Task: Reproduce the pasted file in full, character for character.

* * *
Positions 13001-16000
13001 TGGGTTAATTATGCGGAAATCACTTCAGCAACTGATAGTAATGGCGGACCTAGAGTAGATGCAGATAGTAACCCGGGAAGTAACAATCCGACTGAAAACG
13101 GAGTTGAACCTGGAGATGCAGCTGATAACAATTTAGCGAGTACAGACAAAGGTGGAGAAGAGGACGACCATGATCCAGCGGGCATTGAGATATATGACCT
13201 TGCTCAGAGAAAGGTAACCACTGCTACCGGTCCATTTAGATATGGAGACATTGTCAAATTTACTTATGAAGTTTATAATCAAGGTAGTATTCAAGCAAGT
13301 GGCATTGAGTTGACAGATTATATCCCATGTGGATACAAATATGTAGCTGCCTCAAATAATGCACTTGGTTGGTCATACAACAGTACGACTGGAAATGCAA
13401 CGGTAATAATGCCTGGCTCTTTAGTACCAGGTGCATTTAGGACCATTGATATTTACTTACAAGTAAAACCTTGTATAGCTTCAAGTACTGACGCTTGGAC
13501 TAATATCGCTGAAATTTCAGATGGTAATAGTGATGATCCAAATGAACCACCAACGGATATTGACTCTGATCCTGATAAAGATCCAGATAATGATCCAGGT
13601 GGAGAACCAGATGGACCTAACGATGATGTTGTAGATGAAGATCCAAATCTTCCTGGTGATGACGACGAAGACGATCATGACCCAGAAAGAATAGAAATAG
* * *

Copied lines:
Positions 13001-16000
13001 TGGGTTAATTATGCGGAAATCACTTCAGCAACTGATAGTAATGGCGGACCTAGAGTAGATGCAGATAGTAACCCGGGAAGTAACAATCCGACTGAAAACG
13101 GAGTTGAACCTGGAGATGCAGCTGATAACAATTTAGCGAGTACAGACAAAGGTGGAGAAGAGGACGACCATGATCCAGCGGGCATTGAGATATATGACCT
13201 TGCTCAGAGAAAGGTAACCACTGCTACCGGTCCATTTAGATATGGAGACATTGTCAAATTTACTTATGAAGTTTATAATCAAGGTAGTATTCAAGCAAGT
13301 GGCATTGAGTTGACAGATTATATCCCATGTGGATACAAATATGTAGCTGCCTCAAATAATGCACTTGGTTGGTCATACAACAGTACGACTGGAAATGCAA
13401 CGGTAATAATGCCTGGCTCTTTAGTACCAGGTGCATTTAGGACCATTGATATTTACTTACAAGTAAAACCTTGTATAGCTTCAAGTACTGACGCTTGGAC
13501 TAATATCGCTGAAATTTCAGATGGTAATAGTGATGATCCAAATGAACCACCAACGGATATTGACTCTGATCCTGATAAAGATCCAGATAATGATCCAGGT
13601 GGAGAACCAGATGGACCTAACGATGATGTTGTAGATGAAGATCCAAATCTTCCTGGTGATGACGACGAAGACGATCATGACCCAGAAAGAATAGAAATAG